eNews on Prevention, Wellness & Lifestyle
Jul. 3, 2013

Differences between the sexes stretches to fitness formulas
Reuters via Fox News
When it comes to fitness, experts say men generally want to be bulkier and women want to be trimmer and everyone wants to do what they are good at. That's why as more women tackle brawny boot camps and men seek flexible peace on the yoga mat, crossing traditional gender lines, intelligently, can be a good idea. More

Research: Total amount of exercise important, not frequency
A new study by Queen's University researchers has determined that adults who accumulated 150 minutes of exercise on a few days of the week were not any less healthy than adults who exercised more frequently throughout the week. Ian Janssen and his graduate student Janine Clarke studied 2,324 adults from across Canada to determine whether the frequency of physical activity throughout the week is associated with risk factors for diabetes, heart disease and stroke.More

The rise of the minimalist workout
The New York Times
In an article under his byline for Sports Illustrated in December 1960, "The Soft American," President-elect John F. Kennedy lamented the state of the nation's fitness. As president he exhorted citizens to plunge into activities like 50-mile hikes. As anyone sitting quietly and reading this article probably knows, that message did not resonate with most Americans. And these days, a majority get no planned exercise at all. So at the recent annual meeting of the American College of Sports Medicine, one of the hottest topics was not how much exercise Americans should be completing, but how little.More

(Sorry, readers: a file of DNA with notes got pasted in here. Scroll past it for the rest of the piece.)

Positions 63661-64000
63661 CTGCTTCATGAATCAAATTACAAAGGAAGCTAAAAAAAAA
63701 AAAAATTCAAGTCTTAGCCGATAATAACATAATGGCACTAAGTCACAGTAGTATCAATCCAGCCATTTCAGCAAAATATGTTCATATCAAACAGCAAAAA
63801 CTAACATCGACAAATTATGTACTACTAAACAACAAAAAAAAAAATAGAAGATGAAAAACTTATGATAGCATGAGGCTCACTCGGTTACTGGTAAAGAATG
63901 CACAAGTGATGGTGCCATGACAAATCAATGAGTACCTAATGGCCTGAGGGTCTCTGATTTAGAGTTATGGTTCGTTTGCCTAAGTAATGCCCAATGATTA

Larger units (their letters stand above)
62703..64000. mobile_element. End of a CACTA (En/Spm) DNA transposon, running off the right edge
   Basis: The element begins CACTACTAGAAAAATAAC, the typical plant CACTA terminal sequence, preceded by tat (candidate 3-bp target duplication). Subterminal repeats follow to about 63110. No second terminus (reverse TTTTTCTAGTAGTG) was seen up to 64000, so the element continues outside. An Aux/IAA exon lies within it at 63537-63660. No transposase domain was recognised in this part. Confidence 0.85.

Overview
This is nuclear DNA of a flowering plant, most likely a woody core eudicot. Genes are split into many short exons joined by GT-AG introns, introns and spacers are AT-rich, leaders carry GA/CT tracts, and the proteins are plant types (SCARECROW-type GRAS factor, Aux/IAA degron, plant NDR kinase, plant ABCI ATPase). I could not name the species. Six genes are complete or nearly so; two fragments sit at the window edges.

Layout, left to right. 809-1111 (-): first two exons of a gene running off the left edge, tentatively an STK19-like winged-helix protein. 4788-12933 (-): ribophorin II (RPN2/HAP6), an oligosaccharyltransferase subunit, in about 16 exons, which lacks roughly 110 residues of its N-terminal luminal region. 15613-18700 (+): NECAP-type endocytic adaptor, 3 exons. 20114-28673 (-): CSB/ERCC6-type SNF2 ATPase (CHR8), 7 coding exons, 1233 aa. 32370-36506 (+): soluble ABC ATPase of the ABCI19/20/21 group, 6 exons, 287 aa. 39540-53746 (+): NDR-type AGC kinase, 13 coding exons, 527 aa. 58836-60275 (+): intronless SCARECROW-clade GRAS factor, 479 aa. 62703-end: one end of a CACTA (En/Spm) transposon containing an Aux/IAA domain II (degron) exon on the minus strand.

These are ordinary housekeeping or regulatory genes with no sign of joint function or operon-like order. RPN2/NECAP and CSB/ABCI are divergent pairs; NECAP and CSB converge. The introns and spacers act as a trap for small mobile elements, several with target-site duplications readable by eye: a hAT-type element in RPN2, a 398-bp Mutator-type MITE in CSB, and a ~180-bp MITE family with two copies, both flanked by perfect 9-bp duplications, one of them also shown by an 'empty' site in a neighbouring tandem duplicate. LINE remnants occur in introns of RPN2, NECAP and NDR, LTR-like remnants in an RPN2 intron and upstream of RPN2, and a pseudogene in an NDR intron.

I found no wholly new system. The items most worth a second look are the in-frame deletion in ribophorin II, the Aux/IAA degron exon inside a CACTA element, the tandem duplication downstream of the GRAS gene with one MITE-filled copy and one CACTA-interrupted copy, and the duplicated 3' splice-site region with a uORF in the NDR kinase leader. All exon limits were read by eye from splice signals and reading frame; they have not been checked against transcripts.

Trendy paleo diet draws debate
Charlotte Observer
Another diet, another debate about its effectiveness. The Paleo Diet, also dubbed the caveman diet, promotes simple eating — lean meats, fish, poultry, fruits, vegetables and nuts. Processed foods are out as are refined sugars, excessive salt, grains and dairy. Eat like our ancestors did 10,000 years ago, goes the paleo mantra. More

New skinny on weight loss: Avatars might help
USA Today
Watching an avatar exercise and learn healthy habits in the virtual world may help people lose weight in real life, a new pilot study says. Researchers found that women who watched an avatar exercise, eat healthy and make measurable weight loss goals lost an average of 3.5 pounds over four weeks.More

How restaurants sabotage your diet with healthy foods
Want to cut the calories in that tempting piece of chocolate cake? It's easy ... just spoon some fresh fruit on top of it! Of course, the real calorie total increases, but new research shows adding a healthy topping to a food item fools us into estimating a lower calorie count for the combination. A study scheduled to be published in the Journal of Consumer Psychology asked subjects to estimate the calorie counts of healthy and unhealthy foods and toppings.More

Eating mangos helps improve overall diet, nutrition
Food Product Design
Eating mangos not only associated with an overall better diet, higher intake of whole fruit and certain nutrients, like dietary fiber and potassium, along with lower body weight and C-reactive protein, a measure of inflammation that may be associated with cardiovascular risk, according to a new study published in the Journal of Nutrition and Food Sciences. More

Research: Total amount of exercise important, not frequency
A new study by Queen's University researchers has determined that adults who accumulated 150 minutes of exercise on a few days of the week were not any less healthy than adults who exercised more frequently throughout the week. More